63% of nodes provide less than three statements/properties while
    from 24 million nodes describing events only 244 thousand (0.9%)
    provide specific event types. However, given the scale and diversity
    of markup data, in particular for categorical properties as in the
    previous example, there exist sufficiently large amounts of nodes,
    which provide the sought after information. These nodes constitute
    potential training data from which to build supervised models for
    inferring missing information to significantly augment sparsely
    described nodes. In this work, we introduce a supervised approach
    for inferring missing categorical properties in Web markup. Our
    results, conducted on properties of events and movies show a performance
    of 83% F1 score, outperforming existing
    baselines significantly.

  • Towards Annotating Relational Data on the Web with Language Models
    Authors: Matteo Cannaviccio, Denilson Barbosa and Paolo Merialdo

    Keywords: Web table annotation, Language Models, Knowledge Graph Augmentation

    Abstract:
    Tables and structured lists on Web pages have long been identified as a potential source of valuable information, and several methods have been proposed to annotate such tables and lists with semantics that can be leveraged for search, question answering and information extraction. This paper is concerned with the specific problem of finding and ranking relations from a given Knowledge Graph (KG) that hold over the pairs of entities juxtaposed in a table or structured list. The current state-of-the-art for this task is to attempt to link the entities mentioned in the table cells to objects in the KG and rank the relations that hold for those linked objects. As a result, these methods are hampered by the incompleteness and uneven coverage in even the best knowledge graphs available today. The alternative described here relies on ranking relations using generative language models derived from Web-scale corpora instead of entity linking. As such, it can produce high quality results even when the entities in the table are missing from the graph. The experimental validation, designed to expose the challenges posed by KG incompleteness, shows the proposed approach is robust and effective on a wide range of domains.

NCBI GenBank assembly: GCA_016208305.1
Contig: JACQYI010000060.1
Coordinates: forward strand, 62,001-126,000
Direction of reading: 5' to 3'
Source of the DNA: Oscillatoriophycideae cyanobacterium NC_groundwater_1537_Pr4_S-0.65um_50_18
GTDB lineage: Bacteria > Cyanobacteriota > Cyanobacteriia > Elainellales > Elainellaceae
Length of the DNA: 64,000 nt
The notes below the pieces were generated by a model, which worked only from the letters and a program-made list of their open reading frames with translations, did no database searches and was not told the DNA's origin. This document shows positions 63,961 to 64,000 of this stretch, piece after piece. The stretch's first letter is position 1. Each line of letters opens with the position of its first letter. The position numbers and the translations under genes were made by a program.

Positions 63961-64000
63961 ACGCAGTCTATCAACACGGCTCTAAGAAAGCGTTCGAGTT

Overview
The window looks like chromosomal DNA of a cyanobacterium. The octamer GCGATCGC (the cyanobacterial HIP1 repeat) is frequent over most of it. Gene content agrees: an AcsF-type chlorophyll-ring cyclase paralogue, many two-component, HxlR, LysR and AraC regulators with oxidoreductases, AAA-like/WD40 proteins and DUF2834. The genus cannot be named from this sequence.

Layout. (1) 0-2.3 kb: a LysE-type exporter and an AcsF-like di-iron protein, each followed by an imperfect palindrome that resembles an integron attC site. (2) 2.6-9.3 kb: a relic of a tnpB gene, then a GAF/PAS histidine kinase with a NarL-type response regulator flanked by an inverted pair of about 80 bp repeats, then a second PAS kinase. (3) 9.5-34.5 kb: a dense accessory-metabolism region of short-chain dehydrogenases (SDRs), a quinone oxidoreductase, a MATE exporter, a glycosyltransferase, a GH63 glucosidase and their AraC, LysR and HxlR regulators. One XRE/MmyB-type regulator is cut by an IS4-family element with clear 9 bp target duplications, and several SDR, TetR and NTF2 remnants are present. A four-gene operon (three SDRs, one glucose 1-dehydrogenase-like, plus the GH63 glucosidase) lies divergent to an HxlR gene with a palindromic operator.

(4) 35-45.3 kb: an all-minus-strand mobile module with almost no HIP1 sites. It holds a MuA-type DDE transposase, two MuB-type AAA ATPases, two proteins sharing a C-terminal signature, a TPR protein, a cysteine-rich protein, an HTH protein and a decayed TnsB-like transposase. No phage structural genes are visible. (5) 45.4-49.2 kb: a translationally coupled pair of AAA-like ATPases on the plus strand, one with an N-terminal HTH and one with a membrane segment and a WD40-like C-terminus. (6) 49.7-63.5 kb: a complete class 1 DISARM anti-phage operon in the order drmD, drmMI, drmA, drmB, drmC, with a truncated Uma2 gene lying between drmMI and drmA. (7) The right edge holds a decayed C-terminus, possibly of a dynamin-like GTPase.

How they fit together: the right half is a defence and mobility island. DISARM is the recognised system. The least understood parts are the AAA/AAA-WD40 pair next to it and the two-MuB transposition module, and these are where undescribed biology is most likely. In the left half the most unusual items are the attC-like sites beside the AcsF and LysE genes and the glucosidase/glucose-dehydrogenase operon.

• CESI: Canonicalizing Open Knowledge Bases using Embeddings and Side Information
    Authors: Shikhar Vashishth, Prince Jain and Partha Talukdar

    Keywords: Knowledge Graphs, Open Knowledge Bases, Canonicalization, Knowledge Graph Embeddings

    Abstract:
    Open Information Extraction (OpenIE) methods extract (noun phrase, relation phrase, noun phrase) triples from text, resulting in the construction of large open Knowledge Bases (KBs). The noun phrases (NPs) and relation phrases in such open KBs are not canonicalized, leading to the storage of redundant and ambiguous facts. Recent research has posed canonicalization of open KBs as clustering over manually-defined feature spaces. Manual feature engineering is expensive and often sub-optimal. In order to overcome this challenge, we propose CESI — a novel approach which performs canonicalization over learned embeddings of Open KBs. CESI extends recent advances in KB embedding by incorporating relevant NP and relation phrase side information in a principled manner. Through extensive experiments on multiple real-world datasets, we demonstrate CESI’s effectiveness. We plan to make publicly available all the data and code used in the paper.